The Punt-Away Juror: How I Missed Being a Juror in the Mike Hubbard Trial

The verdict is in: I’m an idiot.

I could have been in the jury pool for the Mike Hubbard trial in Opelika.

It all started when I received the following in early April:


Could it be? The Holy Grail of Lee County trials? The trial of Alabama House Speaker Mike Hubbard on 23 felony charges related to ethics violations?

Mind you, my excitement related more to being part of an event, a happening, something historic.

Yes, I have read my own tweets about the evidence and the delays. I harbored no illusions.  But still; this would be awesome.

I realize that Judge Jacob Walker III had mentioned an earlier trial that he would need to clear out before the Hubbard trial could begin, so I was also prepared for that.

Then, a couple of weeks later, I received a juror’s questionnaire. A long one. Lots of questions about crime, politics, the courts.  And the questionnaire cautioned that the trial could last three weeks. That was the tip.

So I sent it in and then prepared myself. I stopped tweeting about the trial and talked about it only a little. I told a few friends, when it was relevant, about the jury pool thing. They thought it was funny too.

Then my stupidity set in.

First, let me plead prior experience — and while I do so, sound like one of my own students after missing a class event.

I had been called to jury duty twice when I lived in California. You were notified that you were in the pool, then the day before, you were contacted and told whether to show up.

Then, I noted in the papers that jury selection would begin on May 16.  Yes, I KNOW that I did not hear anything from Trisha Campbell, court administrator. Yes, I KNOW that my most recent official instructions said May 9.

So, after not getting a call I wasn’t promised, I did what any know-it-all professor would do. I didn’t show up. I looked forward to the fun on May 16.

Friday morning, at our weekly Chappy’s crew breakfast, I even asked Sheriff Jay Jones about parking. He told me it would be catch-as-catch-can, but he pointed out a couple of less-used parking areas.

Then, the afternoon mail brought this letter:


I was mortified, more than usual. When I teach Reporting, I take my students to cover trials at Lee County District Court.  Trisha Campbell and her assistant, Rebecca, have always been helpful to my students — letting us know which trials were at a better point for coverage.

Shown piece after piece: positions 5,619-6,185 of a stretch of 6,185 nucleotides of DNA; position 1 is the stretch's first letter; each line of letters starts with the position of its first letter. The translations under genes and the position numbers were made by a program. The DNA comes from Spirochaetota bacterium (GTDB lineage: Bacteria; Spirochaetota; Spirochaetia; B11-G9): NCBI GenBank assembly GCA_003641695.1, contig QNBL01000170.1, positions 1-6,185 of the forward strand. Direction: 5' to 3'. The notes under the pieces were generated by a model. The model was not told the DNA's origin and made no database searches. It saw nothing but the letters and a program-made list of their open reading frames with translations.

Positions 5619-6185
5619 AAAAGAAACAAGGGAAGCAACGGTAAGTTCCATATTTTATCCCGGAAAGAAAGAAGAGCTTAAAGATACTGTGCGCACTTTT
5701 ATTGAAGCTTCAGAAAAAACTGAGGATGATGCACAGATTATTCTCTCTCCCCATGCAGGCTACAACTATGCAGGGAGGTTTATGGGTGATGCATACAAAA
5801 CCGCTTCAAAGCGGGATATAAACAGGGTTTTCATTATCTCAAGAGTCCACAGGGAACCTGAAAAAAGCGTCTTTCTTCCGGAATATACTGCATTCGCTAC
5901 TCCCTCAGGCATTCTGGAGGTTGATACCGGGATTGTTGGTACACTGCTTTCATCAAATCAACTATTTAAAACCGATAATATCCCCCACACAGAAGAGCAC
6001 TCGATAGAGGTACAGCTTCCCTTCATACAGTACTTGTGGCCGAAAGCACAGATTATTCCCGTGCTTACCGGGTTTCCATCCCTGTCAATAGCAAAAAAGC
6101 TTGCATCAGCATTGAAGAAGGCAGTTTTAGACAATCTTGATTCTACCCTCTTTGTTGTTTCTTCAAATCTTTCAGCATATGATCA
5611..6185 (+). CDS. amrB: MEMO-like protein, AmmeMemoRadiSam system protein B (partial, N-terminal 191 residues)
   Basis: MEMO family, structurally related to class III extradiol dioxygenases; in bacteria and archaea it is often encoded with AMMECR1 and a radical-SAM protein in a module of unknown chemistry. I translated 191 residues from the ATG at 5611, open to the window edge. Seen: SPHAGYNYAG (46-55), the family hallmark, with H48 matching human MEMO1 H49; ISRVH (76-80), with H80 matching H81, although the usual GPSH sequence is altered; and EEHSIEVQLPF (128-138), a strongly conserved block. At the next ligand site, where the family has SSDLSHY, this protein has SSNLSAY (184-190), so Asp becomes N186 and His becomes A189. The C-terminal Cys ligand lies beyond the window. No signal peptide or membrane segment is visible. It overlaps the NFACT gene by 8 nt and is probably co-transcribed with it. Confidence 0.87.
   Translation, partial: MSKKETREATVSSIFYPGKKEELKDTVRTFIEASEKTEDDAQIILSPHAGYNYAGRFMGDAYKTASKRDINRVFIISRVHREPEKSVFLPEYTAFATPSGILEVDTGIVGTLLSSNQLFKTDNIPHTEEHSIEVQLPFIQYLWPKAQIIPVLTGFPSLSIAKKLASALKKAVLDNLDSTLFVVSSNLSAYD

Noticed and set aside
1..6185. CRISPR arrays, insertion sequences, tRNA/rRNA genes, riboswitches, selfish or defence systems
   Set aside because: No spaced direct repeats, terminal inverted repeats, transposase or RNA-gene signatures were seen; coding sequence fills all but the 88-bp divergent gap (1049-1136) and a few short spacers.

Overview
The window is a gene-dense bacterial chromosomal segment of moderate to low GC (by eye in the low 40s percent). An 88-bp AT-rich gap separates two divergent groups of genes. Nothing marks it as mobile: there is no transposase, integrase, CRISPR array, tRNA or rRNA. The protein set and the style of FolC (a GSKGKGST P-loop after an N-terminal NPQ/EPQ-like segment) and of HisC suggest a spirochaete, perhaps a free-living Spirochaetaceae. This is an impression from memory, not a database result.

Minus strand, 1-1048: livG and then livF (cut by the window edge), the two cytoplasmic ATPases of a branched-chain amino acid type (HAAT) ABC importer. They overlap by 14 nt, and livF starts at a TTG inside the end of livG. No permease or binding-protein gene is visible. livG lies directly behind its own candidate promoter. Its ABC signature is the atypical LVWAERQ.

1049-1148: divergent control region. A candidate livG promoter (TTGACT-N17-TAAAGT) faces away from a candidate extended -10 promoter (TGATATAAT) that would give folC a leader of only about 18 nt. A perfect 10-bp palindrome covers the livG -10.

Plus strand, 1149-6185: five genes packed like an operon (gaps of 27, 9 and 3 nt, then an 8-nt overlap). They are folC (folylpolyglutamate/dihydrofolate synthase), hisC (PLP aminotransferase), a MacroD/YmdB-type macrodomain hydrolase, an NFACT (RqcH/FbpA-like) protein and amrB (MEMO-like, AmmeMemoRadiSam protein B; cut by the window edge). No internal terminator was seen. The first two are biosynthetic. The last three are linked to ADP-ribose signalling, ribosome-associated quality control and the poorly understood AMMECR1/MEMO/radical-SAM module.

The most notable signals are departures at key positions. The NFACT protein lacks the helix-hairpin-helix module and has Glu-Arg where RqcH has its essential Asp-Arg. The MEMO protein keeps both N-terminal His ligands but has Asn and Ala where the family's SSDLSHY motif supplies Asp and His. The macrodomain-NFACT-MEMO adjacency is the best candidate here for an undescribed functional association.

And now, I had blown her off. I e-mailed her immediately and apologized.

So on Monday morning, while Alabama news hounds focused on the T.K. Davis Justice Center, I typed this blog.  I also served on the jury for a master’s thesis defense, since I had lost my excused absence.

I would not march into Judge Walker’s court with 100-plus other prospective jurors and hope that Elizabeth White (WTVM) or Katherine Haas (Opelika-Auburn News) would see me.

All because I am a too-cool-for-school idiot who can’t follow directions. Don’t look at me. It’s too hideous.

We went to Price’s BBQ house for breakfast, to soothe the hurt. There I saw Dr. Gerald Johnson, another Chappy’s regular and a former political science professor. He was disappointed. “You could have been a footnote to history,” he said. “Now you are a footnote to a footnote.”

Or maybe ignorant foot fungus to a footnote.

I seriously doubt that I would have ended up on the jury. They hear “professor,” they hear “journalism,” and if it were possible, a spring-loaded chair would have boing-ed me back to the catch-as-catch-can parking lot.


Plus, I hear that employment at Auburn disqualified a few prospective jurors anyway.

But I have learned my lesson. So I can announce: if anything comes of the charges against Gov. Bentley, Roy Moore, Hillary Clinton, Donald Trump, Queen Elizabeth, or anyone, I am willing to serve.

I’ve got this “show up at the correct date and time” thing down, I think.